While many people stay indifferent to climate change, extreme temperatures do not encourage farmers and animals whose habitat gradually disappears. We tend to treat global warming like an environmental threat with no definite outcome in the view. However, climate change has certain economic costs – those of failed crops and acres of infertile lands.
Global warming may change the current division of natural resources giving a favor to Russia and Canada where huge lands are still frozen. European countries also have little to lose, taking into account their moderate climate. Poorer countries in South America and Africa, on the other hand, may face a severe loss in GDP. Many of them depend on yields that become more precious with every other year.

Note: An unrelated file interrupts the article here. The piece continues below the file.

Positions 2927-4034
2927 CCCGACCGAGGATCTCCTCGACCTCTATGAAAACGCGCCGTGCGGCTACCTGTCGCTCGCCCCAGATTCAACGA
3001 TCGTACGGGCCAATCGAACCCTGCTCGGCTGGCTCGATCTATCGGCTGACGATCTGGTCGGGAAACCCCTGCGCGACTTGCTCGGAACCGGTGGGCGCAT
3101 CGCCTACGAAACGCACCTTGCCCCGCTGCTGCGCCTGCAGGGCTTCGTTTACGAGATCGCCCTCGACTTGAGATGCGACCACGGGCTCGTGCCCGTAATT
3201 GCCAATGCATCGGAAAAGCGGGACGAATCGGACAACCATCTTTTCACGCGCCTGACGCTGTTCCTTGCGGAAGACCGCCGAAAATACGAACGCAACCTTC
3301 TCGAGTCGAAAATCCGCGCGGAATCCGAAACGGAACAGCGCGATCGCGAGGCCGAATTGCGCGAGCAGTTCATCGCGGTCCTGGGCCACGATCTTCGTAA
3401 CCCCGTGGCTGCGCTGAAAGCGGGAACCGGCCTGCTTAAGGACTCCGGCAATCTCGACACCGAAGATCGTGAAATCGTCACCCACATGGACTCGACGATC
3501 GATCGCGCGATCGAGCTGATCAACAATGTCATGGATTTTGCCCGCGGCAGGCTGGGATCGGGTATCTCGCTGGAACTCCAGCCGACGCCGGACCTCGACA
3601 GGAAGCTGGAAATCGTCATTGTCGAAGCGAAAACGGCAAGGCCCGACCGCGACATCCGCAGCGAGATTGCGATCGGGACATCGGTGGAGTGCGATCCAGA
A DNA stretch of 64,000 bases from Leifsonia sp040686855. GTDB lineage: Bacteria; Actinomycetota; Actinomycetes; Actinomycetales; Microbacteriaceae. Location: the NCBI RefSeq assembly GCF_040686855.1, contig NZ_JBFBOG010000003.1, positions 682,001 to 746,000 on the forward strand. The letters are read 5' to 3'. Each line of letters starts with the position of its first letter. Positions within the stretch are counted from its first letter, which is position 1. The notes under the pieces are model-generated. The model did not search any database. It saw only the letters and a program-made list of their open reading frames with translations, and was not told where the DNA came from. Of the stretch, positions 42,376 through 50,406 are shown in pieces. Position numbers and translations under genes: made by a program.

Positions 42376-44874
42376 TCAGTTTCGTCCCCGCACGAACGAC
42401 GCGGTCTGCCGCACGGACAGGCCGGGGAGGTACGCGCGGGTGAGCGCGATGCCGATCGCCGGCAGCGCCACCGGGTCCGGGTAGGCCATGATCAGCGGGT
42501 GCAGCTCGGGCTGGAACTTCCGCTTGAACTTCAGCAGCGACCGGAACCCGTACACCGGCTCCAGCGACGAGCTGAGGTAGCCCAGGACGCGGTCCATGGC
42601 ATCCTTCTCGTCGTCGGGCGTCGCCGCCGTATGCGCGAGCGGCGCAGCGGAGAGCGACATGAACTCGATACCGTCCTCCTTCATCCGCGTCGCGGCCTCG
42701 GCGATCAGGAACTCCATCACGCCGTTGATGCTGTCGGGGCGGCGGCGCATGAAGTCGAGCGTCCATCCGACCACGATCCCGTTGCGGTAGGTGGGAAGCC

Coastal infrastructure will hardly benefit from warmer climate as well. Though ocean shores present a great attraction to tourists who nurture numerous industries there, coastal areas may suffer heavy losses from storms and hurricanes. Hotter water disturbs the balance of rainfalls and is the primary cause of extreme weather phenomena.
Even unrelated to disasters or natural resources, people lose a lot of money from the hot weather. Most employees are unproductive when it is too hot outside. Health conditions are another threat we often miss. Too hot weather easily disrupts the immune system, especially when the air is conditioned in the buildings. Therefore, the healthcare expenditures will rise proportionately to the temperature in the hot season.